Give Boots The Boot

Ruthven Baptiste
Date Published: 

FOOTBALLERS will be in a lot of pain in this year. The sun-baked grounds around the country have begun to take its toll on the feet of those who play in football boots.

A swelling chorus of complaints is coming from players concerning the torturing effects of boot pegs on their feet. Comfortable, light, flatsole, jogging shoes are progressively gaining in popularity.

Comfort is not the only factor. The burgeoning rate of unemployment and spiralling costs of equipment generally are making the purchase of boots prohibitive.

A pair of Adidas boots which three or four years ago cost $15 is now $25. Higher quality boots which combine featherweight with durability is eminently reasonable in our circumstances.

Why then are jogging shoes and even sneakers not permitted on first class competitions? — FIFA rules? FIFA is a federation of international football associations, soccer's world governing body, to which the Trinidad Football Association is affiliated.

On several issues FIFA's riles are completely irrelevant to and incompatible with our circumstances. Even in Europe where those rules were conceived and designed, they are anacrhonistic. FIFA and Olympic rules towards amateurism have been under heavy bombardment in Europe. Avery Brundage's head has been the first to roll under the pressure.

At home in a post Crown Colony situation where we have lived for centuries the victim of government rather than active participation, where we have come to see officialdom as inviolate and beyond our control, we cannot see that rules are flexible and adaptable to changing times and conditions. When those rules come from outside as in the case of FIFA, our self-imposed sense of helplessness is considerably aggravated.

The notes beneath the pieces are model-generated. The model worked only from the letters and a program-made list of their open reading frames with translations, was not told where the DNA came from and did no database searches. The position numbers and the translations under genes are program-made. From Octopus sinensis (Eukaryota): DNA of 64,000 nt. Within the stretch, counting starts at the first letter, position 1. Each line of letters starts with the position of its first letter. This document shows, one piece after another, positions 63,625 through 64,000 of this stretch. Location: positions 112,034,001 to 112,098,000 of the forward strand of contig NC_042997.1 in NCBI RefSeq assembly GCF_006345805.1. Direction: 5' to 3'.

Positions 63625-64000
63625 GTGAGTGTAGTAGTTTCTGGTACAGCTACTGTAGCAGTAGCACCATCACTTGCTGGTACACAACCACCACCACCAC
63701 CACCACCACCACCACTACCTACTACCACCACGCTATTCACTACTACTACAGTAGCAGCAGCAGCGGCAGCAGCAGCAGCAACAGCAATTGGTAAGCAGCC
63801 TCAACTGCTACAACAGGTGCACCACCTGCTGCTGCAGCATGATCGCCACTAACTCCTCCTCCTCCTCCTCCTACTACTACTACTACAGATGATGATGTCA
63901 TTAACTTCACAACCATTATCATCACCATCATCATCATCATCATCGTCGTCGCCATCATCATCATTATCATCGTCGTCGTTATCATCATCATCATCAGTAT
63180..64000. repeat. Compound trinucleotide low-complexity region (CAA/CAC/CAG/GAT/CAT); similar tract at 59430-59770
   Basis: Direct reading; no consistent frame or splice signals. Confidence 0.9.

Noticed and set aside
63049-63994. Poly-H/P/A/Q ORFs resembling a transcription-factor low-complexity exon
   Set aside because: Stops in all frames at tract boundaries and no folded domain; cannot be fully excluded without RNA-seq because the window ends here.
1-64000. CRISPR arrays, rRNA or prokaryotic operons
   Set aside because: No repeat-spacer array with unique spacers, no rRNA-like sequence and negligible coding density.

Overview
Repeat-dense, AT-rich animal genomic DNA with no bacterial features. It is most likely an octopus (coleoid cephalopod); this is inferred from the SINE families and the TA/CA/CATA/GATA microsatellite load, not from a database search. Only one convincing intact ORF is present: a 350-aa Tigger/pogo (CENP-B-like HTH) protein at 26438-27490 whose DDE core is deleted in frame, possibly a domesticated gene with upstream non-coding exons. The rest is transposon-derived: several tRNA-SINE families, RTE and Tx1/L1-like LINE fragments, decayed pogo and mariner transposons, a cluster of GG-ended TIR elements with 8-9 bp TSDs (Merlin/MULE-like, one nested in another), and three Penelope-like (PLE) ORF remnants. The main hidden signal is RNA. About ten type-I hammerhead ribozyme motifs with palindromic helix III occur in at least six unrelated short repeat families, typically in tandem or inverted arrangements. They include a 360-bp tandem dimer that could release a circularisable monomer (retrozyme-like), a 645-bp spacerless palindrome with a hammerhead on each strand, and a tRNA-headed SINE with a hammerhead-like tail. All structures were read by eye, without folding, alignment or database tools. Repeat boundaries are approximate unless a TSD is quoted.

Crown Colony government has created a "back-to-front" society here. Two examples fix the point. Nine officials were selected for the Munich Olympics before the actual athletic team was picked. According to Olympic rules, if an Olympic team has 27 athletes then it is necessary to have nine officials accompanying it. It didn't matter that only Hasley Crawford and Leslie King were of Olympic standard. We had to find 27 to send so that nine tourists could go.

Secondly, at the time of the strike of our national team for payment for their participation in the CONCACAF series in 1971, a high ranking TFA official told me unashamedly that organisers are more important than players. "If there are no organisers," he continued, "where will they play"?

This is certainly not a situation of which comes first — the hen or the egg. Organisers do provide a valuable service, but they come into the picture after people invented the game.

If you go to the Oval, you don't go to see Phil Douglin presiding over a meeting. What was even more disturbing was that that official genuinely believed in what he was saying. Because I advocated the opposite view he thought that I was a strange fella.

There is more to this boots business. Boots have become a symbol of the class distinction between first class leagues and so called bandit leagues.

The situation has become so ridiculous that some imprudent minor leagues try to evade the stigma of "bandit" by insisting on boots even when their players take the opportunity to escape.

Some players buy the most expensive boots simply for the sake of gambage. With boots, with stick, with woman, is the same thing!